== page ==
In Their Own Words
Back home from the war in Iraq, soldiers recount their experiences.

David Von Drehle and Mary Hadar
Washington Post staffers
Monday, March 20, 2006 12:00 PM

Mary Hadar, the Post's military life coordinator, and Post staff writer David Von Drehle, were online Mon., March 20, at noon ET to take your questions about the 100 Iraq veterans project.

Transcript follows:


Mary Hadar: Hi, thanks for joining us to talk about the Iraq veterans project. It was an effort that began more than a year ago and involved 24 reporters and a bunch more support staff. We were willing to put that much effort into it because we wanted to hear from the troops in their own words, and the only way to do that responsibly is to get a large sample.


Rockville Centre, N.Y.: When I was in the military, from 1980 to 1989, I met everyone in my chain of command, from CINCPACFLEET to President Reagan. We were told, upon VIP arrival, NOT to discuss anything that would oppose any views on administration policy, or live to regret it. Is this still the case?

Mary Hadar: I don't know what the official policies are, but we had no luck going through official channels in getting these interviews.


Carson City, Nev.: After many decades of experience, and a great deal of study of the issue, I believe most field commanders would say that the maximum time most soldiers can be stationed in harm's way, without long-term mental effect, is about 6 months; for some, it is less. It seems that many units are staying in Iraq/Afganistan for longer periods, and it is not uncommon for many to have done 2 tours already. What steps is the military taking, if any, to mitigate this damage? How many soldiers will come back, but not "all the way back"? The numbers are not trending well on this, and I'm starting to hear alot of personal stories.... real personal stories....and they aren't good.

Mary Hadar: We will be publishing other stories based on the interviews, and the first one will be about reentry issues. The Post published a story on March 1 reporting that a third of returning vets have sought help after Iraq. Still, the Marines continue to cycle in again and again, many are on their third tour, and they are there for longer than 6 months.


Bethesda, Md.: Was it difficult finding veterans who wanted to talk on the record about their experiences?

Mary Hadar: It was hardest when dealing with active-duty personnel; they wanted to run everything through a public affairs officer. The ones who are out of the service were eager to share their experiences.

_______________________ Link for Shankar Vedantam's March 1 story: Veterans Report Mental Distress


Washington, D.C.: There a real social demand that people in the USA vocalize support for our troops in Iraq even if there's disagreement over the war policy. This is a backlash over how people who are now 55 years of age and older treated Vietnam veterans when they were returning from war. Vietnam veterans were largely drafted, while everyone who is in Iraq today is there by choice, upholding their end of a legal contract. Requiring that Americans laud these soldiers of petit fortunes as if they were citizen draftees only enables the war-makers in the Pentagon and Federal Government to perpetuate the violence, doesn't it?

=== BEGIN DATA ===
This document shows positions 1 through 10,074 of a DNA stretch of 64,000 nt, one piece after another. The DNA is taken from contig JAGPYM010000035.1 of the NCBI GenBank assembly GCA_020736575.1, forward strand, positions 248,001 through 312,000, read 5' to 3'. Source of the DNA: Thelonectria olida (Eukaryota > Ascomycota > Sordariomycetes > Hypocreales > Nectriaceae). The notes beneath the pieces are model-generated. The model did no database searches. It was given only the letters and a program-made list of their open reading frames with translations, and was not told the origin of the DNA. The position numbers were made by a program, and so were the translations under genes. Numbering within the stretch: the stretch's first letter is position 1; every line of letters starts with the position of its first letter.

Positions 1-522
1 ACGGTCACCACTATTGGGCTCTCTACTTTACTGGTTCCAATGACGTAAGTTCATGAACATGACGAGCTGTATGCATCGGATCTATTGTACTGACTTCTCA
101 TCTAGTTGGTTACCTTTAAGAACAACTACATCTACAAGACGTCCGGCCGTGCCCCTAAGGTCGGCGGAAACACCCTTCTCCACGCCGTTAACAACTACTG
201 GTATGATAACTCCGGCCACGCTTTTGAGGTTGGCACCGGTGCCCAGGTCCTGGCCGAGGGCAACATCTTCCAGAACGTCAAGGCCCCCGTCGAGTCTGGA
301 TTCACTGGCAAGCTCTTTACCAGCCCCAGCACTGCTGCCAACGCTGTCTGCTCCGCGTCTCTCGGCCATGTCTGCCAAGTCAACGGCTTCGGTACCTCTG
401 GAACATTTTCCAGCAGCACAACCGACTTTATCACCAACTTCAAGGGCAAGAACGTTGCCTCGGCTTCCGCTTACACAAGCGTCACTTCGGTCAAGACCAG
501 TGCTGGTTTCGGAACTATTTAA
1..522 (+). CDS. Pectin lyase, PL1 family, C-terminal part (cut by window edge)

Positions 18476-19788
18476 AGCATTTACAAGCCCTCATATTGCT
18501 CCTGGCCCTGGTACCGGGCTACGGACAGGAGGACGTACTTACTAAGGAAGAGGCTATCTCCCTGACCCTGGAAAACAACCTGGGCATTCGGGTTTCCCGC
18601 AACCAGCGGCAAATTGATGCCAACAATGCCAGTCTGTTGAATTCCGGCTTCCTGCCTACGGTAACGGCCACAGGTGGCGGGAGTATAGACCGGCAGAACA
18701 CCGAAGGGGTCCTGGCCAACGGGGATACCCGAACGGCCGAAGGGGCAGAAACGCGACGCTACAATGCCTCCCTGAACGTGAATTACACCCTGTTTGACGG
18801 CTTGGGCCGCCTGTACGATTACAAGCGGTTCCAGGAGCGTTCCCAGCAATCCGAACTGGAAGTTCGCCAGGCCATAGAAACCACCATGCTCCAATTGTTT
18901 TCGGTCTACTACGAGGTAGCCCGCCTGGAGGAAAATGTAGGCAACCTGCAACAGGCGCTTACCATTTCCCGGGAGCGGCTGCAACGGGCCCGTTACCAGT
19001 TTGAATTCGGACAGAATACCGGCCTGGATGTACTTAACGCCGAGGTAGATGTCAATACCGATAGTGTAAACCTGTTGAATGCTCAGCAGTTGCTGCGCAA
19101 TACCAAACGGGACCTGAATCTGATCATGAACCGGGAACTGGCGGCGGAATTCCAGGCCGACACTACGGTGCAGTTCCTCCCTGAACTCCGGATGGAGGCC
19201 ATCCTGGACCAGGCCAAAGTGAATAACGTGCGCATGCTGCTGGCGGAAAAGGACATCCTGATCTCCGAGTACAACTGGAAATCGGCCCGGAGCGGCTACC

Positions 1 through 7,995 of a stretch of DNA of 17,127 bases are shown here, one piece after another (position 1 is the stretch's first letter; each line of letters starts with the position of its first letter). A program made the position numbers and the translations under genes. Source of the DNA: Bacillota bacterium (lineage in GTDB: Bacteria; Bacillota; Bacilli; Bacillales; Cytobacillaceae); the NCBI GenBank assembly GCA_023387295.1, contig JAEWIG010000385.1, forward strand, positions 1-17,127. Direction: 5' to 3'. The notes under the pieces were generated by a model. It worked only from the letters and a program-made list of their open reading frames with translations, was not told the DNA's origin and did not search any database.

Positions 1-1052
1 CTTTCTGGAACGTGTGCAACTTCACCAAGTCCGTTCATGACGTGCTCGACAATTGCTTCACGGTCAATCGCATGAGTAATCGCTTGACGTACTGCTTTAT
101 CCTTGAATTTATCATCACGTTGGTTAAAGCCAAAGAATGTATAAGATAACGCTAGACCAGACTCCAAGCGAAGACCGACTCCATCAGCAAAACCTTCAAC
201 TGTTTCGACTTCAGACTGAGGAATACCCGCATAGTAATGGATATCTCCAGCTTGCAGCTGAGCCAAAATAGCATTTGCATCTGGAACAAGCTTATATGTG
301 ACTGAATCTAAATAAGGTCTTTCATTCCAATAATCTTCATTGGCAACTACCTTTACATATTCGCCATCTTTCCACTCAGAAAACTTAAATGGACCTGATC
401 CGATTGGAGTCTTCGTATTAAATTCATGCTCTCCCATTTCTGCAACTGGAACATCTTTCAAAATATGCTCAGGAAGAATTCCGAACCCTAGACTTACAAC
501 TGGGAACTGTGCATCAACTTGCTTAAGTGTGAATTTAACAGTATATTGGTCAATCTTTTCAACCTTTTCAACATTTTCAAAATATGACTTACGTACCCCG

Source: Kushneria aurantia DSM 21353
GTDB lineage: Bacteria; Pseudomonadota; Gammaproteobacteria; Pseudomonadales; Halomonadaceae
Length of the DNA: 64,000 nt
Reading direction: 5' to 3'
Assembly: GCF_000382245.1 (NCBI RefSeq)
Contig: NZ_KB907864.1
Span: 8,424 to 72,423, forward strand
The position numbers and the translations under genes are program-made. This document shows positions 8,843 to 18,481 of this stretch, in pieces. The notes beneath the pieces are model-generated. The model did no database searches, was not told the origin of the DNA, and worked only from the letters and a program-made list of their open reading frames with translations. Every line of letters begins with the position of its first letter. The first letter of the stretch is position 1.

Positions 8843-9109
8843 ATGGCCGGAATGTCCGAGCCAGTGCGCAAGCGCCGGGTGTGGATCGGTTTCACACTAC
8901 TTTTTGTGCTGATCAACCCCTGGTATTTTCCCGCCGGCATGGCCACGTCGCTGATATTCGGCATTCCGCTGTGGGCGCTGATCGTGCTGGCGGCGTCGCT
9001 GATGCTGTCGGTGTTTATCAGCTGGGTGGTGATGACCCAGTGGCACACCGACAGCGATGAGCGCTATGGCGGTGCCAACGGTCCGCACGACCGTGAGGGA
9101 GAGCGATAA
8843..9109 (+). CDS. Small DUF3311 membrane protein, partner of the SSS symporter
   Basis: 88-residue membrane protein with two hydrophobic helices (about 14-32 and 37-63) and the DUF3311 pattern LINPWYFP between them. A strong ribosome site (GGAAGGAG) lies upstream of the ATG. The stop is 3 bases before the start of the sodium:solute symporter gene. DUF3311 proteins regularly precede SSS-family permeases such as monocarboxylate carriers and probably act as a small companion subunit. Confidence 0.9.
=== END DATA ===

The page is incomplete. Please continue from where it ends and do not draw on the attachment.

David Von Drehle: No one is "required" to say anything they don't want to say or believe. Constitutionally, in the United States the responsibility for making war lies with the civilians in Congress and the Executive branch, so it seems to me people who disagree with the war ought to train their fire on those folks. I'm not sure we want a military that picks and chooses which orders to follow and which decisions to honor. My guess is that if a situation arose in which you felt war was the right choice, you would want the men and women of the armed forces to fight bravely and purposefully, as they are doing in Iraq.


Iraq veterans project: In Their Own Words


Arlington, Va.: Have any of the reporters working on this project compared the responses they got this time around, to responses from veterans of past wars (Vietnam, WWII, etc.) And if so, how are the soldier's reactions during this war different? Or do you think their voices could really describe the life of any soldier no matter what the war or time period?

David Von Drehle: There was an enormous post-war study done of World War II veterans, known as the Army Service Experience Questionnaire and I did look at some of the overview of that in the course of writing this piece. My sense is that the most important elements of the experience of war remain the same over time. Obviously, some of the details change: housing, food, idle-time diversions and so on.

For example, officers will always tend to be more gung-ho than enlisted troops, as a rule. Veterans always report intense bonds with comrades--bonds that come to provide a main motive for fighting. The shadow of doubt seems to fall across most troops on the eve of battle, and whether they end up mastering their fears comes to be a pivotal moment in their lives. A person after that test feels profoundly changed by it, even though most say they can't really put that change into words.